By Matt Snyder
Trevor Cahill, A's. Oakland started 1-4 and was quickly digging itself a nice little hole behind the surging Rangers, so a win was rather important here -- not paramount being game No. 6 and all, but you hate to fall too far behind early, y'know? The ace of the talented staff came through by cruising against the strong Blue Jays' offense -- albeit one missing Jose Bautista. Cahill was efficient enough to get through eight innings on 105 pitches, striking out seven and walking zero. He only let three guys on base and one runner to cross the plate. Fortunately for him, it wasn't wasted as the A's pieced together two runs in the eighth and held on for a 2-1 victory.
Edwin Jackson, White Sox. Granted he was facing the most anemic offense of the early-going, but Jackson still struck out 13 hitters and found a way to last eight innings in doing so. That's a feat in how effective he was in helping the White Sox move to 4-2. He's now 2-0 with a 1.93 ERA after two starts.
Esmil Rogers, Rockies. It was supposed to be Ubaldo Jimenez's turn in the rotation, so Rogers figured he'd just do his best imitation. He worked 7 1/3 innings, giving up just four hits, one earned run and one walk against seven strikeouts. Most impressive was that from the second inning until the last batter he faced -- Ronny Cedeno, who singled with one out in the eighth -- Rogers allowed just one baserunner. That's right, he retired 19 of 20 batters during that span. That is straight dealing .
Darnell McDonald, Red Sox. C'mon, really? You get inserted as a pinch-runner and make a baserunning gaffe to end the game? Not only that, it was completely unforgivable. A ball off J.D. Drew's bat caromed off pitcher Chris Perez and squirted toward third base. For some reason, McDonald seemed to think he could make it to third after Adam Everett picked up the ball. McDonald then threw on the brakes and tried to get back to second but was nailed to end the game. There were two outs, so a runner with McDonald's speed would easily score on a single from second and has no business taking a risk to get to third. If there was one out and he wanted a sacrifice fly in play it would be at least somewhat understandable. With two outs, though, that was an unnecessary risk. One you could argue only happened because the team hasn't won yet (meaning a feeling of desperation caused the mental meltdown).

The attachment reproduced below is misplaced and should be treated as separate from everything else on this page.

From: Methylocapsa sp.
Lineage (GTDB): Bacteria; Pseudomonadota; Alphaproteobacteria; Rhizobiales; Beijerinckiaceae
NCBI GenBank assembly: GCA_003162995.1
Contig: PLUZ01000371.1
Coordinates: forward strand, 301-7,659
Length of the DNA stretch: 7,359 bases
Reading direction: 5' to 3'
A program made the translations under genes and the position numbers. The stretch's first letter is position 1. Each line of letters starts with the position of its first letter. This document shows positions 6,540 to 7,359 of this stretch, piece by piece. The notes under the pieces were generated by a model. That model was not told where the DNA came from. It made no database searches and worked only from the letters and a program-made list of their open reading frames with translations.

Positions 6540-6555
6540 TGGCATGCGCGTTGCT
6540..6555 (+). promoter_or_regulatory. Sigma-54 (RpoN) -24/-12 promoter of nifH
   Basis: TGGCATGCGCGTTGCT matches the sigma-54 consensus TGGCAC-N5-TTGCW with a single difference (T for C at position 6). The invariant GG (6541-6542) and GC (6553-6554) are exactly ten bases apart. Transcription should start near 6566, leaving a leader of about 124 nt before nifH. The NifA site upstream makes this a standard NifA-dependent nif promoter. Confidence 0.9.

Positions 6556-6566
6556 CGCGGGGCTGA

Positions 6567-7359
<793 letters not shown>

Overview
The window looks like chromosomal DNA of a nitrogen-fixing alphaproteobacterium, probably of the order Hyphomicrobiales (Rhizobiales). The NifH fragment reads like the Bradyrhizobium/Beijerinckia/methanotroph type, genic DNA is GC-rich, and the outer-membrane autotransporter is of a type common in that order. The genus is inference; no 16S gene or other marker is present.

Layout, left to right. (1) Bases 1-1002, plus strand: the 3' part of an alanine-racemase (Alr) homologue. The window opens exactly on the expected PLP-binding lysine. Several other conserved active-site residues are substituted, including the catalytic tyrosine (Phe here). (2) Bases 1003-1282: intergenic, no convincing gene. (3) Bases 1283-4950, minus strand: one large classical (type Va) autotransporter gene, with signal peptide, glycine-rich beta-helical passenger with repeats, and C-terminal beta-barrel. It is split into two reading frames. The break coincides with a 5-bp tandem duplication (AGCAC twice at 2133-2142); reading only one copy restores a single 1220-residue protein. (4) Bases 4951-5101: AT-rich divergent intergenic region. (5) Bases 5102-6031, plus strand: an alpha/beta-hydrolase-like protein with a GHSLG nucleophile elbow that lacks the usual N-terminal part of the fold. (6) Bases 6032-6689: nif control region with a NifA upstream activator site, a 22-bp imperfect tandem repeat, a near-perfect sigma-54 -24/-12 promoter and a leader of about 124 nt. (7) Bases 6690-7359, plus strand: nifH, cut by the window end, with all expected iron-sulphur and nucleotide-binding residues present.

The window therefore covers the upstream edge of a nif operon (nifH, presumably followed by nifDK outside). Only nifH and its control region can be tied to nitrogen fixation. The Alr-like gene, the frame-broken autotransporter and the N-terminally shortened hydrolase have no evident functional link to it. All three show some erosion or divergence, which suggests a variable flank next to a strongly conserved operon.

Pedro Alvarez, Pirates. He was 0-4 with two strikeouts and an error. That's now 10 strikeouts in 30 at-bats with no walks. His OBP is down to .200. What should be Alvarez's biggest redeeming quality isn't yet showing through, either, as he has zero home runs and only one extra-base hit. He's only 24, though, and it's only seven games. Just a rough start.
Jonathon Niese, Mets. I love the seven strikeouts in four innings. The eight hits and six runs against a Phillies' lineup missing Chase Utley? Not so much. This was coming off a disastrous outing by Mike Pelfrey, too, meaning the bullpen had to throw 10 innings in the past two games. A long outing by R.A. Dickey Friday against the Nats would help ease the burden there.
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3 up, 3 down for 4/7: In Trevor they trust
Posted on: April 7, 2011 11:15 pm
Edited on: April 18, 2011 11:36 am